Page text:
S=106.5 meters squared

## Example of Surface Area of a Cone

Answer:

S=pi*r^2+pi*rl

S=3.14*4^2+3.14*4*5

S=50.24+62.8

S=113.04 centimeters squared

## Section 10.6

## Formulas

## Volume of a Prism To find the volume of a prism you multiply the area of the base by the height V=Bh | ## Real Life You could find out how much room this soda can takes up in your fridge by finding its volume. | ## Volume of a Cylinder To find the volume of a cylinder you multiply the area of the base by the height V=Bh |

## Real Life

## Words to Know

## Example of Volume of a Prism

Answer:

V=Bh

V=(7*9)5

V=315 inches cubed

## Example of Volume of a Cylinder

Answer:

V=Bh

V=(3.14*10)20

V=31.4*20

V=628 centimeters cubed

## Section 10.7

## Formulas

## Volume Of A Cone To find the volume of a cone you multiply the area of the the base by the height then by one third V=1/3Bh | ## Real Life Example An ice cream cone is an example of a cone. | ## Volume Of A Pyramid To find the volume of a pyramid you multiply the area of the the base by the height then by one third V=1/3Bh |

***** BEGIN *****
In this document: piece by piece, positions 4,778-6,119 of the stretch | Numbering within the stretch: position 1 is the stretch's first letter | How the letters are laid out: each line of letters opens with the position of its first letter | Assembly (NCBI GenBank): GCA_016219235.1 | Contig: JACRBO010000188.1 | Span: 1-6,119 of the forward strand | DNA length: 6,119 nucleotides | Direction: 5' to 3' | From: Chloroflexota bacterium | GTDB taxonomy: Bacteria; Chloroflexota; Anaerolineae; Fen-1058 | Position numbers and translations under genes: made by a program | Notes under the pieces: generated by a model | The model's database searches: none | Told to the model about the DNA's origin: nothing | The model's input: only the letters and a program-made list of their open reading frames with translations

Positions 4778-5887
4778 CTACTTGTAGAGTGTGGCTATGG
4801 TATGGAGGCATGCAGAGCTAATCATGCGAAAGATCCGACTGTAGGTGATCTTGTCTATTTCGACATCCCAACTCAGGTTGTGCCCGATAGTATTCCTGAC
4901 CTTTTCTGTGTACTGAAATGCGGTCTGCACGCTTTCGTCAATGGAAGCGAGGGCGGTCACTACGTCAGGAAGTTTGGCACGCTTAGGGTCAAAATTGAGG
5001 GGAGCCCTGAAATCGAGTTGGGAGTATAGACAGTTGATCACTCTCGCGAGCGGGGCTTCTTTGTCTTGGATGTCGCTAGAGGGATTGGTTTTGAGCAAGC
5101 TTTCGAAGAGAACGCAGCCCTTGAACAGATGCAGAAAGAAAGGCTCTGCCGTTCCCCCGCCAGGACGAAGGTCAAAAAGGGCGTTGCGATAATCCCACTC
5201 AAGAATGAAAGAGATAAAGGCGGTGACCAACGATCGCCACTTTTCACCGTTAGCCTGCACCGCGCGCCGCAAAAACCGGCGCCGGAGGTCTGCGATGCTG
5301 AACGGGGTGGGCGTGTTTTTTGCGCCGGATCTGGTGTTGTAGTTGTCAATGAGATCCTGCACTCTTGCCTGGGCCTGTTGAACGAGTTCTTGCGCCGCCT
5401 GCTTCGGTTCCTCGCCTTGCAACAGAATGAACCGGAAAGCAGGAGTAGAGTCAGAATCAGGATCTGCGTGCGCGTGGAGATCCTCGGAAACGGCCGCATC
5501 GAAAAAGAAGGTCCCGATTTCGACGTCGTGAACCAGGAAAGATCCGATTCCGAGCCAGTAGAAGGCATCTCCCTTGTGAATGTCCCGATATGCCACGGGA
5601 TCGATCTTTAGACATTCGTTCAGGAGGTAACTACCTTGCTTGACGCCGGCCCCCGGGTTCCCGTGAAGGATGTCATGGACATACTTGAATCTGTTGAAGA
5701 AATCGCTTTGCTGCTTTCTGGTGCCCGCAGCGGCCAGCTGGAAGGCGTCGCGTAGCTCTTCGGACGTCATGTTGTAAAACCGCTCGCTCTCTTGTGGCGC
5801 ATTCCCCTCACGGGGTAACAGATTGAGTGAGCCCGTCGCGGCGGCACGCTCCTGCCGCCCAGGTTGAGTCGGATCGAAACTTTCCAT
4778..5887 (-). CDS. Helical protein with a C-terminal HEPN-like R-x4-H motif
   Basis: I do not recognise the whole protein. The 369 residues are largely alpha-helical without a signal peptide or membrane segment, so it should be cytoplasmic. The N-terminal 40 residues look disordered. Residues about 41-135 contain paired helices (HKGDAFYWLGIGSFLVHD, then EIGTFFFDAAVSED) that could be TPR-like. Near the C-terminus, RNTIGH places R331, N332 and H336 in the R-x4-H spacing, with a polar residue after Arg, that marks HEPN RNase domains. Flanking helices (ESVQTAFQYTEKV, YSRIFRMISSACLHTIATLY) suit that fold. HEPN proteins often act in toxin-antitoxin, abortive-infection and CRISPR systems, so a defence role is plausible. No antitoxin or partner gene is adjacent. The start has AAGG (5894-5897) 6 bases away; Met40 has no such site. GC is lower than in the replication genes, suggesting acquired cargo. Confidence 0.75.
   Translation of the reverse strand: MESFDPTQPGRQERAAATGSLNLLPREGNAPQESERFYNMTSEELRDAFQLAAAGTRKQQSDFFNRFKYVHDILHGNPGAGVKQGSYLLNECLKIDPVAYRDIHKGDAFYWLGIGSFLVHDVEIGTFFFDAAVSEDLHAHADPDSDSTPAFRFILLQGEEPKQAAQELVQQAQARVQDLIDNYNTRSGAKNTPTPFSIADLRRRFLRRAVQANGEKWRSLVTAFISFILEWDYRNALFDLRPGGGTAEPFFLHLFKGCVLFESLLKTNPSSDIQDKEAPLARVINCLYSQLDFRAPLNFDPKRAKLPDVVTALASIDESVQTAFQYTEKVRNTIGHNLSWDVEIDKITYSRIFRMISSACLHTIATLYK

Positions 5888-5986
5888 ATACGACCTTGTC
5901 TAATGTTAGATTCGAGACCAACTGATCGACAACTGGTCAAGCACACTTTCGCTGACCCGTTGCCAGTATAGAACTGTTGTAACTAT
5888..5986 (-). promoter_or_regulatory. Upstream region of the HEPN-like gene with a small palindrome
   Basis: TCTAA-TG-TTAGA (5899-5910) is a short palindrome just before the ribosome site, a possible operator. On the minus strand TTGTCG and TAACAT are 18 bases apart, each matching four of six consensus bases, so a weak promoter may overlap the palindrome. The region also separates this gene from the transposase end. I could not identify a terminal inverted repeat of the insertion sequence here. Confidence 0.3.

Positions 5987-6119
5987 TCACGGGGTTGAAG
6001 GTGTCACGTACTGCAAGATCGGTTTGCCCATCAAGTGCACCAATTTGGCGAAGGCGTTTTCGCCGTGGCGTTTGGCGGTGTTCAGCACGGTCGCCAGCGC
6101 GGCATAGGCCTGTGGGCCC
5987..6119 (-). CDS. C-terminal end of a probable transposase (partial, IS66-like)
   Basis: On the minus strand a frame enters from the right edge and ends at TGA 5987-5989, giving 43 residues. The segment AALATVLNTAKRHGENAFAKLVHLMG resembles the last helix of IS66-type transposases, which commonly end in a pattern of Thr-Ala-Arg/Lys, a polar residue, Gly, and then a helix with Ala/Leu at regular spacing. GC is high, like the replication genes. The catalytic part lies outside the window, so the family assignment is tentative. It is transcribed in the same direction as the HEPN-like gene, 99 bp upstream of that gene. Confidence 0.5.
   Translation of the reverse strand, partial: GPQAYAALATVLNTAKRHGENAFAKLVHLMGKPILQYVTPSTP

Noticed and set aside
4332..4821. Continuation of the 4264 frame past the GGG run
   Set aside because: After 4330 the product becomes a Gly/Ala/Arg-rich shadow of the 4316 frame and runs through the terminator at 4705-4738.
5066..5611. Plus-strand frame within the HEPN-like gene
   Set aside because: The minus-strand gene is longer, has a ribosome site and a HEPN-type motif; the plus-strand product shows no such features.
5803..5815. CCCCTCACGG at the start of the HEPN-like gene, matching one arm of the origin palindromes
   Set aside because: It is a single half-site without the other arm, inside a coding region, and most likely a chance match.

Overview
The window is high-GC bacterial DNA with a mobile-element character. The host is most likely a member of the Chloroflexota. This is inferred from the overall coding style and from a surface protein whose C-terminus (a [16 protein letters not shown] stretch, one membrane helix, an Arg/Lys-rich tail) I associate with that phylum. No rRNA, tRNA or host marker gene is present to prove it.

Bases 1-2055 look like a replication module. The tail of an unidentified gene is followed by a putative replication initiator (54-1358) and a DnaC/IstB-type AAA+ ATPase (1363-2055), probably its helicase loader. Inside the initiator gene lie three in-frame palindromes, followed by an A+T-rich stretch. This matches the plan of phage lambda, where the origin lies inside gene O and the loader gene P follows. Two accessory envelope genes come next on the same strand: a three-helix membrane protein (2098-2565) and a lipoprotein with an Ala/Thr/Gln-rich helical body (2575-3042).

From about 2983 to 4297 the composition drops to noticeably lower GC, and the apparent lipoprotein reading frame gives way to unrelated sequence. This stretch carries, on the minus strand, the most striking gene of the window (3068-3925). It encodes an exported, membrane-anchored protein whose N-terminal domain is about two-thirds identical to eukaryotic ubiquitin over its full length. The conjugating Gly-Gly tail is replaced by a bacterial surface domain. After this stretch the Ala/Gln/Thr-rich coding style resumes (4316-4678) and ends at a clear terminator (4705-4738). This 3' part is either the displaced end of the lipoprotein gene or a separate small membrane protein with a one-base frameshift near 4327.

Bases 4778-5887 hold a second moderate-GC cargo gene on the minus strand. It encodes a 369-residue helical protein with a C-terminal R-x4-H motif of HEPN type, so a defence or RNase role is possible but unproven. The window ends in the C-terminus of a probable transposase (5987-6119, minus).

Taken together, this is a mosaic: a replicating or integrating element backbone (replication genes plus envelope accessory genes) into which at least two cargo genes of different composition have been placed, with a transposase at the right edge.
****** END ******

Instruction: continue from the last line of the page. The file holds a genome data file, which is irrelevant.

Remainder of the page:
## Volume Of A Cone

V=1/3Bh

## Example of Volume of a Cone

Answer:

V=1/3Bh

V=1/3(3.14*3^2)7

V=1/3*28.26*7

V=65.94 inches cubed.

## Example of Volume of a Pyramid

Answer:

V=1/3Bh

V=1/3(10*8)6

V=1/3*80*6

V=160 inches cubed

## All Formulas from Chapter 10

A=1/2(b1+b2)h

C=d*pi

C=2r*pi

A=pi*r^2

E=f+v-2

S=2B+Ph

S=2B+Ch

S=B+1/2Pl

S=4pi*r^2

V=Bh

V=1/3Bh

V=4/3pi*r^3

## What do the symbols mean in the formulas?

b= base

h= height

r= radius

B= area of the base

l= slant height

d= diameter

c= circumference

S= surface area

E=edges

f=faces

v= vertices

V=volume

b1= one of the parallel lines on a trapezoid

b2= one of the parallel lines on a trapezoid